During construction, a water heater no one realized was functional kicked on and ignited fumes from the cans of lacquer thinner, used paint and varnish carelessly scattered around the floor. It blew a hole through the roof of the Boat House and started little fires throughout the 1887 wooden structure.


Ron Smith got there that night and the Coronado Fire Department had saved the day. But he slept in the Boat House cupola on an old mattress every night for the next four months, until they opened to the public on November 17, 1968.

The ex-frogmen didn’t just repair broken railings, moldings and window frames; they carefully researched and reproduced them, earning the title of “Victorian-Era Specialists” in the San Diego Evening Tribune.

That dedication to preserving history became the benchmark, beginning with the Coronado Chart House, of an ongoing Chart House ethic of historical preservation and correct renovation throughout the chain from that date forward.

One of the original Chart House wooden menus, courtesy of Joe Balla, who worked as a waiter in the Coronado Chart House in the 1970s.

To quote Chart House historian Mike Plant, in his management booklet, “STOKED: The Early Days of the Chart House Restaurants:”

“Buzzy didn’t just want a restaurant, a fourth Chart House, he wanted a spectacular restaurant; a restaurant equivalent of a 90-second free fall, a big day at Waimea, a crackling crisp morning in the mountains with two feet of fresh powder under your skis. And he got it.”

Bent and Smith later admitted if the Coronado Chart House had failed, the entire Chart House chain probably would have crumbled. As it was, their determination and stubbornness to create something extremely special in the Coronado Chart House resulted in a quality preservation springboard for the rapid growth in the Chart House chain that followed.

Buzzy Bent (rear) and Ron Smith, during UDT training exercises off San Clemente Island, years before they became known for their work in the Chart House restaurant chain. Photo courtesy of Tom Carlin.

Today, after a succession of other restaurants, the Coronado Boat House is now the Bluewater Boathouse Seafood Grill. There are no longer handheld wooden paddles for menus, sporting outrageously low prices for oversized center cuts of steak.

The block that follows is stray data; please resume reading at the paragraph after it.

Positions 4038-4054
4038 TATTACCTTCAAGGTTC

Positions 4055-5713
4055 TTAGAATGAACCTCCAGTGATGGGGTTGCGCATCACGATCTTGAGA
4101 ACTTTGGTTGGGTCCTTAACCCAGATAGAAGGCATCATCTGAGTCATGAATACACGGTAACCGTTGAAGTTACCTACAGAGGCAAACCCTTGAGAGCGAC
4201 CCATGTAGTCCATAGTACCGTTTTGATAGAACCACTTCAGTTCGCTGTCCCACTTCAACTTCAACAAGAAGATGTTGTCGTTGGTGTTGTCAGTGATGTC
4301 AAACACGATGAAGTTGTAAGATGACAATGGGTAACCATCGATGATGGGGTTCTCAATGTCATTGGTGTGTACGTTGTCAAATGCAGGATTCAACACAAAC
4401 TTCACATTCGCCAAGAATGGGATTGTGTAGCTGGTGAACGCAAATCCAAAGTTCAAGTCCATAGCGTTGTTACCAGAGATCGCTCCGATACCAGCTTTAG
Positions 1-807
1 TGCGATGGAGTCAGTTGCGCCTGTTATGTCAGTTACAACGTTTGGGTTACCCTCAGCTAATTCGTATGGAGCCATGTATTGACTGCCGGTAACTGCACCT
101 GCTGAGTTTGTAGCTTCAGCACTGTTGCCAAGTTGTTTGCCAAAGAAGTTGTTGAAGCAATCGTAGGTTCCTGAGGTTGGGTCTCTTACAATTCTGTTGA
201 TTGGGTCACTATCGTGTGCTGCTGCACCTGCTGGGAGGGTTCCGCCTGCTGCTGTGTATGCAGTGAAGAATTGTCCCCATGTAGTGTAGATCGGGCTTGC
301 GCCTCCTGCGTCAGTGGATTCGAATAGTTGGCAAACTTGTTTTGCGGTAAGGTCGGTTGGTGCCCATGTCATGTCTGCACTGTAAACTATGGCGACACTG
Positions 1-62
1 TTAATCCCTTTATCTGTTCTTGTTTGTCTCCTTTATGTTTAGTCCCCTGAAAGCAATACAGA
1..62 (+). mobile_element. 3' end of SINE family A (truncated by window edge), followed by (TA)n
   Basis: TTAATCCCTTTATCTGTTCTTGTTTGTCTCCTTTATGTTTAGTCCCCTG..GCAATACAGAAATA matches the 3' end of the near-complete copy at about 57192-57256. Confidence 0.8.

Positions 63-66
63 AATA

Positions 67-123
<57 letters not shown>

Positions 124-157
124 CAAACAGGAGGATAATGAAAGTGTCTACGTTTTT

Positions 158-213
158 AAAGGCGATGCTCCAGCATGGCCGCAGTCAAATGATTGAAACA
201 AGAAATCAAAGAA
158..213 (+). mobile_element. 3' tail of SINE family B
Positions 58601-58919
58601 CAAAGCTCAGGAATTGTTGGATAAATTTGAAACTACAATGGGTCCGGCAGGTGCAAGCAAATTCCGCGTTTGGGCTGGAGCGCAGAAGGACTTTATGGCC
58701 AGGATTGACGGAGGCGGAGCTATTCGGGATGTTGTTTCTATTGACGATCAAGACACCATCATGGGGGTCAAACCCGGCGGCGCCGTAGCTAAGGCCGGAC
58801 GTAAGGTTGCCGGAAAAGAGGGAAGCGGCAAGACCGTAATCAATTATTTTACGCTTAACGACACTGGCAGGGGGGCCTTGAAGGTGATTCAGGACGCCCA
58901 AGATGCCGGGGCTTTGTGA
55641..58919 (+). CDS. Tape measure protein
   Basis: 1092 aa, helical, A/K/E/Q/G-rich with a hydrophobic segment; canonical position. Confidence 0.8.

But Bluewater has gone to great extremes to follow the old Chart House lead in presenting the finest food possible, sustainable seafood, a particular dedication to history and preservation, friendly service, and some of the greatest views from a dining table possible.

In fact, each year the Bluewater Boathouse folks honor the Chart House Era by hosting a reunion of all Chart Houses, and invite all former-Chart employees to attend. Bluewater Boathouse remains a fitting celebration of the inspiration for many of our accepted dining experiences today. The Chart House era was, in fact, the inspiration and standard that most restaurants endeavored to copy.

Today the old Boat House, nee Coronado Chart House #4, nee Boathouse 1887, is Bluewater Boathouse Seafood Grill. The building’s integrity has been completely restored to historical standards, and the restaurant is doing very well carrying on the old Chart House tradition of fresh seafood, friendly service, and some of the best views from a dinner table found anywhere. Photo by Joe Ditler.

Coronado’s Bluewater Boathouse is located at 1701 Strand Way, across from the historic Hotel del Coronado. For more information call (619) 435-0155, or visit www.bluewatergrill.com.

You can also follow Bluewater Grill on Facebook. The restaurant is open daily from 11:30 a.m. to 9 p.m. (winter hours), serving lunch, brunch and dinner. The outside patio dining is dog friendly.






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Joe Ditler
Joe Ditler is a professional writer, publicist and Coronado historian. Formerly a writer with the Los Angeles Times, he has been published in magazines and newspapers throughout North America and Europe. He also owns Part-Time PR (a subsidiary of Schooner or Later Promotions), specializing in helping Coronado businesses reach larger audiences with well-placed public relations throughout the greater San Diego County. He writes obituaries and living-obituaries under the cover "Coronado Storyteller." To find out more, write or call joeditler@gmail.com, or (619) 742-1034.